Eye-Fi Mobile X2 Card Review
Review Date : Wed, 13 Jul 2011
Author : Matt Tuffin
A memory card that can wirelessly connect to a smartphone. The Eye-Fi Mobile X2 Card review follows....
|Pros:||Simple to use, works quickly and without fuss, extremely useful out in field|
|Cons:||Very expensive compared to standard SDHC, instructions could be better|
The usefulness of an Eye-fi card has, in the past, been dependent on whether a trustworthy wi-fi network was in range in order to send the images to an online storage location. Now, with the Eye-fi mobile, all that's needed is a compatible smartphone with wi-fi built in.
A camera can simply connect directly to the phone via a secure network, transferring the images to an app on an iOS or Android device. The card can still utilize a wireless network to send direct from camera to internet, but the connection isn't the only method of sending images. Photos can even be transferred straight to a home computer rather than the Eye-fi View website.
Of course there's a fair amount of setting up to be done prior to actually using the card. First of all the card must be inserted in the computer, set up to recognize the mobile device and various permissions exchanged to allow usage. The extremely brief instructions and on-screen assistance are of little help, making a number of to-ings and fro-ings necessary before the card and camera were synced.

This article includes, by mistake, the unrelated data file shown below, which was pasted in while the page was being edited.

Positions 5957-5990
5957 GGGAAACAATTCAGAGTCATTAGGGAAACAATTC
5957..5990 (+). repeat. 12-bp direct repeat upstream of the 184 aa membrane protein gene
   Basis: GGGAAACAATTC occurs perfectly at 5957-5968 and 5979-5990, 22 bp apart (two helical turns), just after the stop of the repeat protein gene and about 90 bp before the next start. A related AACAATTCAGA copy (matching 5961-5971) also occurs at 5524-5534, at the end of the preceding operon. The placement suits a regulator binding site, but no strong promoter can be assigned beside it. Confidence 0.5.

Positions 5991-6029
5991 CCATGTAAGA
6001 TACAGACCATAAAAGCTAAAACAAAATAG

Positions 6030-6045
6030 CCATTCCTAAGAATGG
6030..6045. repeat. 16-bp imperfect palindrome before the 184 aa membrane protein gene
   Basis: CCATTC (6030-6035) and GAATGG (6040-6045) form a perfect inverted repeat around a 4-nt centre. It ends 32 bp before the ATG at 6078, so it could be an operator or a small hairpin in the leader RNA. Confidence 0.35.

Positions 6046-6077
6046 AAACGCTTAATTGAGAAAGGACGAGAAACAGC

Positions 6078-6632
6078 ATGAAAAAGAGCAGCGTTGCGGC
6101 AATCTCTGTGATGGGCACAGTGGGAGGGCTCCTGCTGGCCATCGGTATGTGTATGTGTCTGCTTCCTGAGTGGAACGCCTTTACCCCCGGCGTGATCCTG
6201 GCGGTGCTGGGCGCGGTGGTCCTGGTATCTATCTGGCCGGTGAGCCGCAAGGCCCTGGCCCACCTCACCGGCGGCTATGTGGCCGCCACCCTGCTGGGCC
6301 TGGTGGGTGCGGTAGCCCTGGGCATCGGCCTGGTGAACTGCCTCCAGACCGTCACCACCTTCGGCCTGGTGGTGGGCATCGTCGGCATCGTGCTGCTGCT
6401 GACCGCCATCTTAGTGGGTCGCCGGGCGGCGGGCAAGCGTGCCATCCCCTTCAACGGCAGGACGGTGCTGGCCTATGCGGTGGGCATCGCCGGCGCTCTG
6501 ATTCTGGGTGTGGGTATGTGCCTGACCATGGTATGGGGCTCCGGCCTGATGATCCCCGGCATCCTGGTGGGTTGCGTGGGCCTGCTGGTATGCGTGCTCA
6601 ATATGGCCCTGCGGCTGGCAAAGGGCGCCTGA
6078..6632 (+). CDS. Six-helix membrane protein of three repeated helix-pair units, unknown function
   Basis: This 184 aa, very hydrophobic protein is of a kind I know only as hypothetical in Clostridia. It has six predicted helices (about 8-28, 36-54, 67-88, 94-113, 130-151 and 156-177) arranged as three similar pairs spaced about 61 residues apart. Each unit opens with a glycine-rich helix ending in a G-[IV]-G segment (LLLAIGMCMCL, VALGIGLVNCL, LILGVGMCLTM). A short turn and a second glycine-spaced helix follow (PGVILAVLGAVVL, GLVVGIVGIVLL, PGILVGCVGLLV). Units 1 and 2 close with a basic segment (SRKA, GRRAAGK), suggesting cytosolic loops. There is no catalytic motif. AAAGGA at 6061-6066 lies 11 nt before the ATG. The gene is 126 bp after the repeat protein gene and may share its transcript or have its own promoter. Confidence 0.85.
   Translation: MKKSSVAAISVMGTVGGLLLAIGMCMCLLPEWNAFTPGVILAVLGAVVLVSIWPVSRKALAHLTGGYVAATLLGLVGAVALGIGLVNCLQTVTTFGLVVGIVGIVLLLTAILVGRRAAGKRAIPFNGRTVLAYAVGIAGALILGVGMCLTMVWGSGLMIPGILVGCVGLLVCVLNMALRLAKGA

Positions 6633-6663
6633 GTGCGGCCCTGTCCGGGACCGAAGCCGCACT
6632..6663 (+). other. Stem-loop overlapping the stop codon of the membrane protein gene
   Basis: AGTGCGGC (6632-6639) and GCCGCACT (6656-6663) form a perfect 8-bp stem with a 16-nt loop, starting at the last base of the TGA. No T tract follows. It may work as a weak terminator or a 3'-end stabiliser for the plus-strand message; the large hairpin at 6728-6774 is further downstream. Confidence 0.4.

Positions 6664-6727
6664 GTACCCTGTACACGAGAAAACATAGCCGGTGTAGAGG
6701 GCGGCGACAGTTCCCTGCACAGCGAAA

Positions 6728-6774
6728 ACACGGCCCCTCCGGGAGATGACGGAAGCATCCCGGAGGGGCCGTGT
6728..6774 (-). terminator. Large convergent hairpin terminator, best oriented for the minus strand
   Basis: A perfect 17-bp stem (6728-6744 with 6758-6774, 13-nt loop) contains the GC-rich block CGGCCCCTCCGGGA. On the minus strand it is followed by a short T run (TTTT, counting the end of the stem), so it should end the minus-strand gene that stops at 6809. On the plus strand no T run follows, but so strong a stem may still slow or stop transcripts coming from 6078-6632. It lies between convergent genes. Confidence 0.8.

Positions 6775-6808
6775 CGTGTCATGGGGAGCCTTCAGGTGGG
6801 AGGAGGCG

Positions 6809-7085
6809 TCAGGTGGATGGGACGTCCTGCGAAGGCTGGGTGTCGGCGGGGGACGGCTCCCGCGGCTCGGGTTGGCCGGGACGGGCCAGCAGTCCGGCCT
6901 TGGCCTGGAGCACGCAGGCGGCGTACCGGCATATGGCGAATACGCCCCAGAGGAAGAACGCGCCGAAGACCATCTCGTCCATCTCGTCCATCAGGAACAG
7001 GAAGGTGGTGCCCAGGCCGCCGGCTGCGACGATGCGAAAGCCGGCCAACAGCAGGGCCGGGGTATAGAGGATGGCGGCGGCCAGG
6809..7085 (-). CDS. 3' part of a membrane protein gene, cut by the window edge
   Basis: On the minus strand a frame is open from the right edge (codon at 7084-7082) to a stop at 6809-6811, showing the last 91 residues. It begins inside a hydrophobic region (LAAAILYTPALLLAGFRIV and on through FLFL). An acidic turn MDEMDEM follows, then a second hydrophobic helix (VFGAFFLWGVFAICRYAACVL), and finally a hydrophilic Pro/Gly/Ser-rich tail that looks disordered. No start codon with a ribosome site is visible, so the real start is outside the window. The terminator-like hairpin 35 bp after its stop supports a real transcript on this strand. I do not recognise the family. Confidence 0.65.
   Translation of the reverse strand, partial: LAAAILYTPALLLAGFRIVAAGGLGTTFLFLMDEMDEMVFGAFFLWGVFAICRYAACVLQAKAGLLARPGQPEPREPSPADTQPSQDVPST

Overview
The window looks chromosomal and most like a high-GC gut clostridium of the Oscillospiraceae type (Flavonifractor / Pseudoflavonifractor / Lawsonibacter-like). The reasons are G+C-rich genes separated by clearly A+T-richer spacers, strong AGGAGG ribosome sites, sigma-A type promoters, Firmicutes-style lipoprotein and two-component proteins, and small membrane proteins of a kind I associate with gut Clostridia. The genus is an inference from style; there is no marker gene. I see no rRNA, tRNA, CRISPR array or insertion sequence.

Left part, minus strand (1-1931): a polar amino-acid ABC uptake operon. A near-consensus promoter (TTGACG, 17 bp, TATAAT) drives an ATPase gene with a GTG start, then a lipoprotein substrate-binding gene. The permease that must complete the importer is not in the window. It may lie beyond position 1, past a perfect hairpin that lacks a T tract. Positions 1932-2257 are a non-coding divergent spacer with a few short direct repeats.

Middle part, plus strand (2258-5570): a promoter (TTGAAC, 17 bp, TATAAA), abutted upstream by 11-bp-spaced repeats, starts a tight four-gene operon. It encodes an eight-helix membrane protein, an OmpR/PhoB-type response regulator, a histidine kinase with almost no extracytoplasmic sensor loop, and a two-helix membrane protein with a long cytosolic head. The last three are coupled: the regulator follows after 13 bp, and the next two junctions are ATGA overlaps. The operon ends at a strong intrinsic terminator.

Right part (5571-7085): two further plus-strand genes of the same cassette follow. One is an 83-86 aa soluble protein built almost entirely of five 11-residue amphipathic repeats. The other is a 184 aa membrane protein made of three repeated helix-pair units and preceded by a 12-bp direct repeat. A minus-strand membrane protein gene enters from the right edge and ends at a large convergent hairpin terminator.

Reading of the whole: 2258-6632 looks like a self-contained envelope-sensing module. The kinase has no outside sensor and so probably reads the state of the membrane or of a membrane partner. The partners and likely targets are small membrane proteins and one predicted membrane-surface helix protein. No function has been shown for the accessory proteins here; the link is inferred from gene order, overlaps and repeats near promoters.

Once the process was completed the card and phoned happily communicated with little fanfare, so long as a more preferred network wasn't in range. The iPhone app was reasonably simple to negotiate, although the Android variation was a touch more complex. Both required an amount of setting up with the card inserted into the computer, which only became clear after consulting the help file online.
There are plenty of foreseeable uses for the Eye-fi card, from acting as a wireless tether in a studio to using the smartphone as a backup device. The price of the card is far more expensive than the £15-£30 of a standard 8GB SDHC, making over double that of the most expensive option. The extra functionality is useful, but only for those planning on being out of range of a computer for prolonged periods.